The scenario unfolding in Bangladesh should serve as an eye-opener to the Pakistani firebrands itching for an opportunity to call for protest marches and enforce blockades.
Differences over who should run the country during the elections have led to violence and uncertainty in Bangldesh. The country has been paralyzed by strikes and transport blockades. Over a hundred people have died in clashes since October when an 18-party opposition alliance launched a wave of protests calling on Prime Minister Sheikh Hasina Wajid to resign before the January 5 polls. Small traders, cart pullers, hawkers, construction workers and the people living at the edge of poverty are the ones who have been hit the hardest. The possibility of army intervention to pull the country back from the brink is not being ruled out.
‘Some of the Pakistani politicians cannot resist the lure of agitation… One fails to understand why a politician like Imran Khan who performed fairly well and formed a government in KP is also drawn to the kind of disruptive politics.’
Not long ago Bangladesh was being presented as one of the top performers among 22 countries in terms of reducing multidimensional poverty. Thanks to the rioting spread over the last few months, Bangladesh is sliding back to poverty and all on account of a handful of egocentric leaders who display an uncanny fondness for violent political pursuits. Owners of garment factories fear that they may face cancellation of orders and huge losses as export containers cannot reach the Chittagong port for timely shipment while production is also hampered due to strikes. The factories are unable to take delivery of imported raw materials due to road cum railway blockades. Transportation of goods to and from the wholesale commodity markets has been hampered, resulting in a price hike. The all-important garments industry, which accounts for nearly 80 per cent of Bangladesh’s exports, has been unable to make shipments for more than a week.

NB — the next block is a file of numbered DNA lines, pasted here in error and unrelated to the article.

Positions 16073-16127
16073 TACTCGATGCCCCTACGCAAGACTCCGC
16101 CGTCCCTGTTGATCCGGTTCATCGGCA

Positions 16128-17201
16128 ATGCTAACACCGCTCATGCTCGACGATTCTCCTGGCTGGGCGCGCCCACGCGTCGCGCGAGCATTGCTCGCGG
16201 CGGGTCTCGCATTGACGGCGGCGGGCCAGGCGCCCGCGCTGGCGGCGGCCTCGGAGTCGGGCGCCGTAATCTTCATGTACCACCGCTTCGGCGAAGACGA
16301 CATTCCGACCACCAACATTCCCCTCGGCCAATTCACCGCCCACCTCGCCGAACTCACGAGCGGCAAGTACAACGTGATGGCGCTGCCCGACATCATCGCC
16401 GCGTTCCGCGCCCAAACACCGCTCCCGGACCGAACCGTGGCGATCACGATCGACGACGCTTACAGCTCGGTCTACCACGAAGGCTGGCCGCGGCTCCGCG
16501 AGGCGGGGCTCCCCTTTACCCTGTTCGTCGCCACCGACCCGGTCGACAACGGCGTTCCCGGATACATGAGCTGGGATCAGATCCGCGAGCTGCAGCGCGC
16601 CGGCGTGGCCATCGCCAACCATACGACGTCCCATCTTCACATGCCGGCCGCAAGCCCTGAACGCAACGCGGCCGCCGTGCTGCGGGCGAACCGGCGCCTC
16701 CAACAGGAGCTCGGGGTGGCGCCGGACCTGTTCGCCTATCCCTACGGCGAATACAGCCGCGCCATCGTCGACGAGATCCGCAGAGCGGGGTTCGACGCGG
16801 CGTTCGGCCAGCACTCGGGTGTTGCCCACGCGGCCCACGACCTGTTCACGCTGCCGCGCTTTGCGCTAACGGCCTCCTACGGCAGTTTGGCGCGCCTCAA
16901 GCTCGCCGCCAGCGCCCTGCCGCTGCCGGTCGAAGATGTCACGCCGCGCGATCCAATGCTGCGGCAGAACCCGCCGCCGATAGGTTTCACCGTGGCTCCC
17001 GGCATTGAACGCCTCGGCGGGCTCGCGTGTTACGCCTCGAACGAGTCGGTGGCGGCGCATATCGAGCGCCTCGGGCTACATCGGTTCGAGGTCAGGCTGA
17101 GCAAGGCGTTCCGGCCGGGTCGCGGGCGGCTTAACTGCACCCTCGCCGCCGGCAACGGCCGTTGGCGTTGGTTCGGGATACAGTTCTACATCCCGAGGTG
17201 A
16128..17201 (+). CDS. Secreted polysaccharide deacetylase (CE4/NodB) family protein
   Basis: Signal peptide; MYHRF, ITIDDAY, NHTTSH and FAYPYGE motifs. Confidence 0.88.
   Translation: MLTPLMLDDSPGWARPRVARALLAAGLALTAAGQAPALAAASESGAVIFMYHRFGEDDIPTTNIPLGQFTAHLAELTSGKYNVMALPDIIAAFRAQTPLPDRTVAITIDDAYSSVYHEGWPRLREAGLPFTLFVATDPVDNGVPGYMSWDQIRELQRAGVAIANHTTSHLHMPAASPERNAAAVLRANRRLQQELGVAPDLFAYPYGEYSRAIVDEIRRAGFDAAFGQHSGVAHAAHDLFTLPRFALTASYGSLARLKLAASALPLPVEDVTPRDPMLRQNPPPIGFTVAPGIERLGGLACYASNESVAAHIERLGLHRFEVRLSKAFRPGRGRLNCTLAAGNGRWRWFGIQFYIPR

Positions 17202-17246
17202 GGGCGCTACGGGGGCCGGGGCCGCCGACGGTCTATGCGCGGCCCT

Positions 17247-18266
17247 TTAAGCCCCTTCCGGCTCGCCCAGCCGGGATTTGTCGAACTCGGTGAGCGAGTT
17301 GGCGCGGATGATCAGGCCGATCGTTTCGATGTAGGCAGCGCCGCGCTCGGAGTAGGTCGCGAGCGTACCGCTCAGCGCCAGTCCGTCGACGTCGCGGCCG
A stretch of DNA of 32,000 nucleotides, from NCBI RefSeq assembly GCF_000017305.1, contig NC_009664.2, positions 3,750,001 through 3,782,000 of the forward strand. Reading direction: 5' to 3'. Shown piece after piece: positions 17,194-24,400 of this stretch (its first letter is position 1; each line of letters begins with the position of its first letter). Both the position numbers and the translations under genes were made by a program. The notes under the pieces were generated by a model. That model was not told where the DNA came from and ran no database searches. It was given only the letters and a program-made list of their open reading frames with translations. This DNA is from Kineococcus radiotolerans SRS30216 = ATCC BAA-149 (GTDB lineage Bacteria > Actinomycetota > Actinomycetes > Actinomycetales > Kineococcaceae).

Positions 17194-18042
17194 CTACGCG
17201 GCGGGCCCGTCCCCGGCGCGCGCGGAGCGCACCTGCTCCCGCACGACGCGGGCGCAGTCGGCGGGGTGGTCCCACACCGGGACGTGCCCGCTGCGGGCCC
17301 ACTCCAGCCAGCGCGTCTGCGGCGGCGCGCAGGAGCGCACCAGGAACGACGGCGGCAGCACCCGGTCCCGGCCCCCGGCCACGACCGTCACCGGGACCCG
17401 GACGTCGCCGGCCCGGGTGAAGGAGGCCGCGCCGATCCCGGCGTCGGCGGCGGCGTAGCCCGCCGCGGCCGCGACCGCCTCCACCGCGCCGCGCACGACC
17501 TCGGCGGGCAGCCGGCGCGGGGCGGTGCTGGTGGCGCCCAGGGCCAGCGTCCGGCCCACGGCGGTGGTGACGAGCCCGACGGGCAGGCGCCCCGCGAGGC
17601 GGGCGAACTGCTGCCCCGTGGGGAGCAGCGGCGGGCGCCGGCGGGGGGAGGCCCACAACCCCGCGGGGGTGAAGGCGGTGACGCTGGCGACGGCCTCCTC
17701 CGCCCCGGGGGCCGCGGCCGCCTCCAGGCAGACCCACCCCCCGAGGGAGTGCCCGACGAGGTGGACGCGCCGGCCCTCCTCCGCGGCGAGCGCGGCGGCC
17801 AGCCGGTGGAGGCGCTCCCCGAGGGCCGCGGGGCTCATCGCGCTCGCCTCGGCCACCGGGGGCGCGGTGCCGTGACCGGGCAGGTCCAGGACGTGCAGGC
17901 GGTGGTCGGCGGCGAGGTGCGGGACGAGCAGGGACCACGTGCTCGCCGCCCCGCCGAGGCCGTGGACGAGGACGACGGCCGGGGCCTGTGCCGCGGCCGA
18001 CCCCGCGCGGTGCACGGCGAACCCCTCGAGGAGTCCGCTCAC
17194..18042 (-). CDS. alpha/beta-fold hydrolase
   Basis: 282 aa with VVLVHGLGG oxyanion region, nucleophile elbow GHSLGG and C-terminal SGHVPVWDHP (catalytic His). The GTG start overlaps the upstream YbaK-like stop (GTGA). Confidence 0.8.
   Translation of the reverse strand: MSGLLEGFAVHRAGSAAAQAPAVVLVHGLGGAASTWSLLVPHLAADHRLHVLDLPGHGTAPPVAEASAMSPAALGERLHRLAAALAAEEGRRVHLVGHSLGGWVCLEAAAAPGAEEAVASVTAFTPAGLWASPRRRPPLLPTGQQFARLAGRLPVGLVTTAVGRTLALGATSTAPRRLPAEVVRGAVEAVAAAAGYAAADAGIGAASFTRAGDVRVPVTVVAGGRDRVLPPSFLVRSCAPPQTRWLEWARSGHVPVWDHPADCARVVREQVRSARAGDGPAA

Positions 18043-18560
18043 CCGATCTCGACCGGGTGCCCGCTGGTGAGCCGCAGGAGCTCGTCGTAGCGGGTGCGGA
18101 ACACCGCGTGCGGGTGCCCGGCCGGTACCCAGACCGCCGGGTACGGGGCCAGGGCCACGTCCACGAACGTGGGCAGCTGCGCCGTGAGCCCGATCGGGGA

The execution of Jamaat e Islami leader Abdul Quader Mollah for crimes against humanity has sparked fresh protests. The Jamaat is closely tied to the main opposition Bangladesh National Party. Among other things the execution has sparked attacks on the Hindu minority. Bombs were hurled at the home of a judge who delivered the judgment.
Some of the Pakistani politicians cannot resist the lure of agitation. While this is understandable in the case of parties with little electoral future like Tahirul Qadri’s Minhajul Quran, one fails to understand why a politician like Imran Khan who performed fairly well and formed a government in KP is also drawn to the kind of disruptive politics.